Jarret Adams

Ep 114: Jarret Adams - Founder, Full On Communications
00:00 / 01:04

Shownotes

1 - Path to the Nuclear Energy Institute

Bret Kugelmass: Tell us about your background.

Jarret Adams: After college, Jarret Adams went to journalism school and started off his career as a business journalist, covering sectors like aerospace, defense, chemicals, and power. He wanted to make a living through writing and thought business journal provided a way to dig in deeper than general news and work internationally. Adams wrote about topics such as mergers, acquisitions, and new products. He would do background research, conduct interviews, maybe talk to an investment analyst, and use all the information to put a story together. Different industries operate similarly, but each industry has its own unique culture. There is an art to writing and there are tools that allow it to seem more seamless and do it more quickly. Adams spent ten years as a business journalist as the media landscape changed. Daily newspapers were disappearing and turning to online media and social media was introduced. While Adams was working for a tech business magazine in London in 2002, he got laid off and followed an ad to the Nuclear Energy Institute (NEI). The original nuclear renaissance was happening and in 2005 the Energy Policy Act promoted some key policy measures for nuclear. The loan guarantee and production tax credits helped launch Vogtle and Summer.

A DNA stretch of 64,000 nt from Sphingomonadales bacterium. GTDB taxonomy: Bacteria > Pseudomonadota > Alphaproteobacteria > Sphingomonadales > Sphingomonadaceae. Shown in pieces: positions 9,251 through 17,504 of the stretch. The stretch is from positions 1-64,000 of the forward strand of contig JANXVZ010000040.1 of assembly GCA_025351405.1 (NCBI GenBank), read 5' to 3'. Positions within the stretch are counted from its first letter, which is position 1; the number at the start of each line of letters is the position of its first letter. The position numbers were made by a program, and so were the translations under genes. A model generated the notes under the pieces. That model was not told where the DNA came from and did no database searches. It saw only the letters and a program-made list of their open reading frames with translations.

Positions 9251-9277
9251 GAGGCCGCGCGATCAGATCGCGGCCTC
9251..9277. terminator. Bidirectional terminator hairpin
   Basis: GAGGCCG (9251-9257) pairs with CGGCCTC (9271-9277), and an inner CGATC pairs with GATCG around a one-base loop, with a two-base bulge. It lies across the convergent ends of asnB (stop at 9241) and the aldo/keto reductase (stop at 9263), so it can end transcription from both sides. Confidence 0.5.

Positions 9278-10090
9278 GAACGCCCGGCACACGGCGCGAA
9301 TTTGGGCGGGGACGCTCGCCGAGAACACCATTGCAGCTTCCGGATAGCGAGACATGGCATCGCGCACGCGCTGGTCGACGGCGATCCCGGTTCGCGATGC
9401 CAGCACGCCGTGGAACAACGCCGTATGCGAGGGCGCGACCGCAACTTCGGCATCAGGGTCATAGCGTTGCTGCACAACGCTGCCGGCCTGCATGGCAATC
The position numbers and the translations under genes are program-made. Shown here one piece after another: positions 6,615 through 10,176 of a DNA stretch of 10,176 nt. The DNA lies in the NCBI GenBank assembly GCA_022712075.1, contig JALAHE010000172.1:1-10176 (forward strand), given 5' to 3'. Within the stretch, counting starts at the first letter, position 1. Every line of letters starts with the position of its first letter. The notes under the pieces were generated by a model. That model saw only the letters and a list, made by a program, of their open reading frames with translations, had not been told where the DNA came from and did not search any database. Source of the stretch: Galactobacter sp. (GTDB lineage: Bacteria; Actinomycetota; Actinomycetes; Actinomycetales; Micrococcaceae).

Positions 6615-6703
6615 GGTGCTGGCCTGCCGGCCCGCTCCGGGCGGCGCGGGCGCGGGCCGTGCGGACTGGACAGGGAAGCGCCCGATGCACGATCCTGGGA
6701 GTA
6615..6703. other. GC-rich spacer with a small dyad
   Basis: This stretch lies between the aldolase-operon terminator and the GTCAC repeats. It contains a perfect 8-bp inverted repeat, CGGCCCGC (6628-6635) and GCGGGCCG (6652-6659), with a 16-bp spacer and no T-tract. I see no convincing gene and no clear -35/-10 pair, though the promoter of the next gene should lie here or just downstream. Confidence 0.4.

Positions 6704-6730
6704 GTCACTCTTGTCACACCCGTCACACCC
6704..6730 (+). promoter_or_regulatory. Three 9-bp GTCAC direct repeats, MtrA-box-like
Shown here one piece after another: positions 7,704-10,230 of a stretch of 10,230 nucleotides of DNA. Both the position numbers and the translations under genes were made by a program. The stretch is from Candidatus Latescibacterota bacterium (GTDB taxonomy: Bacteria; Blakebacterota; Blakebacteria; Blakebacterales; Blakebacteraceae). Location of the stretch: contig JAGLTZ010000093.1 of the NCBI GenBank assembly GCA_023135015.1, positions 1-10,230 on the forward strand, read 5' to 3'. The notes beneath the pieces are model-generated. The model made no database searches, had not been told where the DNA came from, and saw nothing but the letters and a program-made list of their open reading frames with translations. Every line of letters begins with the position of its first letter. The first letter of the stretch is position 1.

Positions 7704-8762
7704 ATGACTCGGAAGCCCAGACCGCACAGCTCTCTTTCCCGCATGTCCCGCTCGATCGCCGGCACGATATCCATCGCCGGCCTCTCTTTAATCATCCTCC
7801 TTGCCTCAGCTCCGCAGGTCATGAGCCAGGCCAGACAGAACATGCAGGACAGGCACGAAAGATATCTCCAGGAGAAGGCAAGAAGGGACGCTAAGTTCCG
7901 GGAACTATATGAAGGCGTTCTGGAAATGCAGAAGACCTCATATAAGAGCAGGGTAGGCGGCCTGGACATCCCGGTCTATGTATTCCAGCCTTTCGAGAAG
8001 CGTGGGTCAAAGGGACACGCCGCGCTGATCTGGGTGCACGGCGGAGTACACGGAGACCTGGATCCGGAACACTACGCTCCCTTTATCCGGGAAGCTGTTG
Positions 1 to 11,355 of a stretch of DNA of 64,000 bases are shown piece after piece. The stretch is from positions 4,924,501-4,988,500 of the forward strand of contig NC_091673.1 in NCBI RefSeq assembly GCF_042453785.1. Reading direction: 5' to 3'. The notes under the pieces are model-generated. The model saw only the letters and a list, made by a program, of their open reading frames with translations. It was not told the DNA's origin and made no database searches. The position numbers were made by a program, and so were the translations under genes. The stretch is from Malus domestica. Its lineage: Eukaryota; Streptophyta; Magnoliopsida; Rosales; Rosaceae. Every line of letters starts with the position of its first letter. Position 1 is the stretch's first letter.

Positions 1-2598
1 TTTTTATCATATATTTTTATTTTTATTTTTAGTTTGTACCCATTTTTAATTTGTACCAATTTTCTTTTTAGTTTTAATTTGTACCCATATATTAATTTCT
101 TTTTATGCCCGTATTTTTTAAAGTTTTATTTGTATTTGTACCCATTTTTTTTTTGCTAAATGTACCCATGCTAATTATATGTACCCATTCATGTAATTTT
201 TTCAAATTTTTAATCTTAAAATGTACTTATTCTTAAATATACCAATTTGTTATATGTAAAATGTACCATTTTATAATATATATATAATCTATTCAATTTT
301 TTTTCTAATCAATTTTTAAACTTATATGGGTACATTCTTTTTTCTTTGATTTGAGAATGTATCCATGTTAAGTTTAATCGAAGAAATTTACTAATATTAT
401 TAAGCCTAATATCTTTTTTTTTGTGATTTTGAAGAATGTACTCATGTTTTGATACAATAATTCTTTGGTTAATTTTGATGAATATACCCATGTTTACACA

2 - Communications in the Nuclear Industry

Bret Kugelmass: What were some of your first jobs at the Nuclear Energy Institute (NEI)?

Jarret Adams: Jarret Adams’ early roles at the Nuclear Energy Institute (NEI) were focused on writing. He wrote NEI’s newsletter, “The Nuclear Energy Overview”, the longer form “Nuclear Policy Review”, and various speeches. Adams learned all about the nuclear industry and found it really fascinating. The audience for these NEI publications were the industry and NEI members, who were interested in updates, analyses, and the position of the nuclear industry. NEI has recently opened up the information from members-only to available to everyone. Last year, Areva split into Framatome and Orano. Framatome does fuel fabrication, reactor construction and services. Orano does mining, enrichment, and decommissioning. Jarret Adams worked for Areva in communications and media relations in the U.S. and Canada, where Areva’s largest business activity is uranium mining. Areva had some renewables at the time, but was focused on a pro-nuclear message. Even renewable energy advocates recognize that going for a hundred percent renewables may not be the smartest way to go. It is still good to have a portfolio of energy technologies. Nuclear energy is carbon free, can be used 24/7, is reliable and energy dense, and can do a tremendous amount of energy in a small area. There are still other exigencies which may need a different energy source. Adams has been exposed to all aspects of the entire fuel cycle and the entire nuclear industry through his roles in communications.

3 - Challenges and Benefits of Nuclear Advocacy